What we are measuring: Percent of dogs adopted to families as a Pawsitivity Family Dog.
How the program is doing: 100% placement. One in 2012, one in 2013, one in 2014, one in 2015, one in 2016.

We are a small organization with only one full-time staff member, so we train two to three service dogs per year.

In addition to measuring the number of dogs placed and the number of public presentations, we wish to improve the quality of life of Service Dog recipients as measured by the Health-Related Quality of Life measures (HRQOL) developed by the Centers for Disease Control, available at http://www.cdc.gov/hrqol/hrqol14_measure.htm. Using these HRQOL metrics, we measure the recipient's quality of life before placement of the service dog and then again six months after placement. This metric is also supported by a home visit by staff. As with all Pawsitivity dogs, staff will continue to follow up with the family for the lifetime of the dog. Pawsitivity staff Tom Coleman and Julie Coleman will evaluate the work. We keep and study the before-and-after evaluation results to use for future families that Pawsitivity will work with.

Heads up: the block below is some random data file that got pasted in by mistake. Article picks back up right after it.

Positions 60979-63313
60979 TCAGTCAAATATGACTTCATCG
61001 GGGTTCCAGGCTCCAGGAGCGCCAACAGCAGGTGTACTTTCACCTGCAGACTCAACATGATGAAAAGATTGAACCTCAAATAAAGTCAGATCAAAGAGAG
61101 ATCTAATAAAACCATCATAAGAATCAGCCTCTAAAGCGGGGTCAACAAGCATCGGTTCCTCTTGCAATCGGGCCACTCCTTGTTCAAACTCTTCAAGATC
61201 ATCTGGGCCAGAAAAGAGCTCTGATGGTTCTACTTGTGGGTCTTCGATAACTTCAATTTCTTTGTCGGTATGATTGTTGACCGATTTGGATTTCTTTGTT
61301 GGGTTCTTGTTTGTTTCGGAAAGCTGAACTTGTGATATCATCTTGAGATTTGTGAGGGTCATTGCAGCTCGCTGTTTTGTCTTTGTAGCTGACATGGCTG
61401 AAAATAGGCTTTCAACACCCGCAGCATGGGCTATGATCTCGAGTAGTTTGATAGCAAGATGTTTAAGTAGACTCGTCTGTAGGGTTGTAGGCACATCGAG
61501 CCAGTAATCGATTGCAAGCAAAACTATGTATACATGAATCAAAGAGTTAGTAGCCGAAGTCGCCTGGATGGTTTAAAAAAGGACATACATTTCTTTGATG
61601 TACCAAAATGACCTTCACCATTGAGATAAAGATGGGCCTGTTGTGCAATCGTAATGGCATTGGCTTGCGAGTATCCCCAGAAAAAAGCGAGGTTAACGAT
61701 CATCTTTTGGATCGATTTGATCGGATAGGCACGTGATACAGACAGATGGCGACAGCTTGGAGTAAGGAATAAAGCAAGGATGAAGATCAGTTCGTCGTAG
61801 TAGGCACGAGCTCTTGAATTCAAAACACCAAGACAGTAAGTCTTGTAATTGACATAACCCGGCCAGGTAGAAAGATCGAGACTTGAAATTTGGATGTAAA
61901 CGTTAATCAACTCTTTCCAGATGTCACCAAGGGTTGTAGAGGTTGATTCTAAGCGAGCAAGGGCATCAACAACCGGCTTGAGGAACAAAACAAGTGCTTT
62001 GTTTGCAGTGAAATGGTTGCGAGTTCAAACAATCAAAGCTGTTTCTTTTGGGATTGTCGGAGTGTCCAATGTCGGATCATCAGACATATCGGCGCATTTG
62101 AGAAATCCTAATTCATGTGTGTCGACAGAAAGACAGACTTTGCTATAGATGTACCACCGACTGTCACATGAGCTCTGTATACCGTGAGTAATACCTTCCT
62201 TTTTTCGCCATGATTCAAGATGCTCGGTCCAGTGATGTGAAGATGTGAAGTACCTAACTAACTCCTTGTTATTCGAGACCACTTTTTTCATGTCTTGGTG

We have expanded from training one dog at a time, to training two dogs (and evaluating a third) at all times.

External Reviews

Awards & Accreditations

Better Business Bureau Wise Giving Alliance

Affiliations & Memberships

Minnesota Council of Nonprofits

Assistance Dogs International (ADI)

Photos

Financials

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Operations

The people, governance practices, and partners that make the organization tick.